[0023]In FIG. 2, in an exemplary embodiment, a complete waste treatment process flow is provided. In the process, the chelated heavy metal waste, typically in the form of a solution but not limited thereto, is held in a holding tank, while the nitric acid solution is held in a separate holding tank. The waste solution and nitric acid are combined in a reactor and treated as described hereinabove (e.g., the waste solution is added to the holding tank, followed by the desired amount of nitric acid, and the resulting solution is heated to about 200.degree. C. after mixing and held for about 60 min. under a pressure of about 700 psig). After high temperature and pressure treatment, the solution is cooled to ambient temperature and transferred to an equalization tank. Lime is added to the solution to neutralize the acid and maintain a suitable pH (e.g., about 9.6). The solution may then be transferred to a metals precipitation tank, and further treated conventionally to precipitate the metal (e.g., addition of polymer and/or treatment with hydroxide or sulfide). The solution is transferred to a clarification system such as a lamellar gravity settler or other such apparatus to separate the treated effluent from sludge containing the precipitated heavy metals. The sludge is collected and disposed of, or the metals can be further recovered. The treated effluent may then be aerated to further precipitate additional heavy metals that may remain suspended in the treated effluent. The heavy metal containing sludge from this aeration treatment is allowed to settle in a decanter, and the sludge is collected and disposed of or recovered. The treated effluent is further sent through a polishing tank to remove any additional recoverable heavy metal precipitate, and the treated effluent is finally released to the environment or further purified as desired.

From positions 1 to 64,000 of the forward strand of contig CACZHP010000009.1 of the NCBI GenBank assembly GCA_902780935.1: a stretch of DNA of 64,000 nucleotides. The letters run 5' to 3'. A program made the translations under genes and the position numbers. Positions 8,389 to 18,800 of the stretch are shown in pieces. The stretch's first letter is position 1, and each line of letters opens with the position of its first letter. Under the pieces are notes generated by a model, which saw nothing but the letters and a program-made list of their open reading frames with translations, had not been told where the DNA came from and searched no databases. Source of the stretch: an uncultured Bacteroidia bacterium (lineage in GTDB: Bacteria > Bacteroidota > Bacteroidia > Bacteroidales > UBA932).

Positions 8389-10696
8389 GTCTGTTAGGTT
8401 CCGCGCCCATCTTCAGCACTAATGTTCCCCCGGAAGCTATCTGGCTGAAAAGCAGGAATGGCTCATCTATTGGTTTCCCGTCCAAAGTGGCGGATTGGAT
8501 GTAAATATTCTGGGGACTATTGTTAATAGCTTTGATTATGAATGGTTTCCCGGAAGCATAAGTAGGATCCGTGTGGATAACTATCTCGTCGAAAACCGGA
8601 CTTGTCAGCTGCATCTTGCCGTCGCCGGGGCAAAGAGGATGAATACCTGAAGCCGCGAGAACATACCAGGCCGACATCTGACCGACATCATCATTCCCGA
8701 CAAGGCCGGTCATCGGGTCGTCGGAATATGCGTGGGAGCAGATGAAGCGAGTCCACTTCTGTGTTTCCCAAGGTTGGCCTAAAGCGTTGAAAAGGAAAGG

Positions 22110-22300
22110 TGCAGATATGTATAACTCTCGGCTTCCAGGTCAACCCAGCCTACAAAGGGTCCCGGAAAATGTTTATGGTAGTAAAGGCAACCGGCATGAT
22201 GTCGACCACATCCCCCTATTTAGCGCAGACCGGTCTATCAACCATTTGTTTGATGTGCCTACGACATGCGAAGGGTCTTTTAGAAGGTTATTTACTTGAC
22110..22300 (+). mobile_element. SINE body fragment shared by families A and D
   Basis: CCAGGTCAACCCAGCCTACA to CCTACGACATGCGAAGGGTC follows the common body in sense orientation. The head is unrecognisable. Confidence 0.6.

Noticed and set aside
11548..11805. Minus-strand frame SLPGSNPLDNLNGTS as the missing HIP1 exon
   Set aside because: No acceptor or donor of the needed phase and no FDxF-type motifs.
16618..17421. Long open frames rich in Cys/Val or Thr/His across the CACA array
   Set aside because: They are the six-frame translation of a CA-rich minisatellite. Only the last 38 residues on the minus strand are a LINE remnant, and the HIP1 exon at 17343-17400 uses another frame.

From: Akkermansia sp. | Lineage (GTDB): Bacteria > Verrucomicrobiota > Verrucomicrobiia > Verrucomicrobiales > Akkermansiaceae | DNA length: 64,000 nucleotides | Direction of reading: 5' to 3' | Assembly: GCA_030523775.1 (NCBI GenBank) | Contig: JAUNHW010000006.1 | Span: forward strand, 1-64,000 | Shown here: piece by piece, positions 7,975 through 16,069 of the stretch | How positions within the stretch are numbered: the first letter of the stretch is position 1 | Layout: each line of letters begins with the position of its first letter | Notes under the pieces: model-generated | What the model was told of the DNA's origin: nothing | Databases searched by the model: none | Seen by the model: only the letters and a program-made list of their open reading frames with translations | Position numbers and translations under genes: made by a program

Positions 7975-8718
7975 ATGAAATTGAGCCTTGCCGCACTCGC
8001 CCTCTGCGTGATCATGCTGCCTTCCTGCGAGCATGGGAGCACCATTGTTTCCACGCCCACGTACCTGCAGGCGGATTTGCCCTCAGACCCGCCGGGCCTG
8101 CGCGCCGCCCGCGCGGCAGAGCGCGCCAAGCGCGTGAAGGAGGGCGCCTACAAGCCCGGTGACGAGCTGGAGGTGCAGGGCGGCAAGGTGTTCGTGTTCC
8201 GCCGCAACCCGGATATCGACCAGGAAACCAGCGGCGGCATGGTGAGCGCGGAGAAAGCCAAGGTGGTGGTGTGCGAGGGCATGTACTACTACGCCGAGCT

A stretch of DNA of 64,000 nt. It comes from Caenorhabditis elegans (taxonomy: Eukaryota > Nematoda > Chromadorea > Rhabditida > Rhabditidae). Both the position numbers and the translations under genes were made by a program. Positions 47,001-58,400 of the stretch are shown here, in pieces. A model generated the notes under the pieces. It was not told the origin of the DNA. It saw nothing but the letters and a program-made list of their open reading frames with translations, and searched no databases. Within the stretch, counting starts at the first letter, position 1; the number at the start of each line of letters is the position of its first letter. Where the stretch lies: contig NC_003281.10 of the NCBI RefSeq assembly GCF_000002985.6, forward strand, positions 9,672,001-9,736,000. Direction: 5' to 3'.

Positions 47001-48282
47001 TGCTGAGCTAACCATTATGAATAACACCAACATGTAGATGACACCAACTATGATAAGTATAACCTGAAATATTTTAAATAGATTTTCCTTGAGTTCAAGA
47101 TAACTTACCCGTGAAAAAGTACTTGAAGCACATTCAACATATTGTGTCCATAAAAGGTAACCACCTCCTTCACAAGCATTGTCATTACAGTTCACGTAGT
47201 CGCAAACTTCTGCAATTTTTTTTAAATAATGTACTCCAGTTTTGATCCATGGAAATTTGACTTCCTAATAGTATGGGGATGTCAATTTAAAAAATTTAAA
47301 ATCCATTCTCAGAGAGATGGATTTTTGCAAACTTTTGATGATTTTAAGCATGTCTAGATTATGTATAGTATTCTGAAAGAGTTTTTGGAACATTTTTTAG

[0024]The present invention is further described in the following examples, which are intended to be illustrative and should not be considered as limiting thereto.

[0025]The presence of metals in the waste water was determined according to the following method: A 50 ml sample of the effluent was digested with aqua regia in a microwave oven (Mars-X from CEM Corp.) and analyzed by ICP-OES (Optima.RTM. 3300DV from Perkin-Elmer). Calibration for metals(e.g., Ni) was performed using metal standards traceable to NIST.

[0026]General Procedure for Treatment. A waste solution containing heavy metals complexed with chelating agent and nitric acid is pumped in a ratio of greater than or equal to 1 mole of acid per 0.0034 mole of chelant into the reactor of the bath treatment process, and the temperature of the solution is raised to 200.degree. C. The solution is well mixed prior to heating. After heating to 200.degree. C. for 60 minutes, the pressure is observed to increase, and reaches 700 psig in the reactor. After 60 minutes residence time, the valve at the end of the reactor is opened to drain the liquid to the organic equalization tank of the waste treatment plant. From there, the heavy metal waste can be treated conventionally by precipitating the heavy metals with lime and anionic polymer (i.e., a precipitation aid) while maintaining a pH of about 9.6.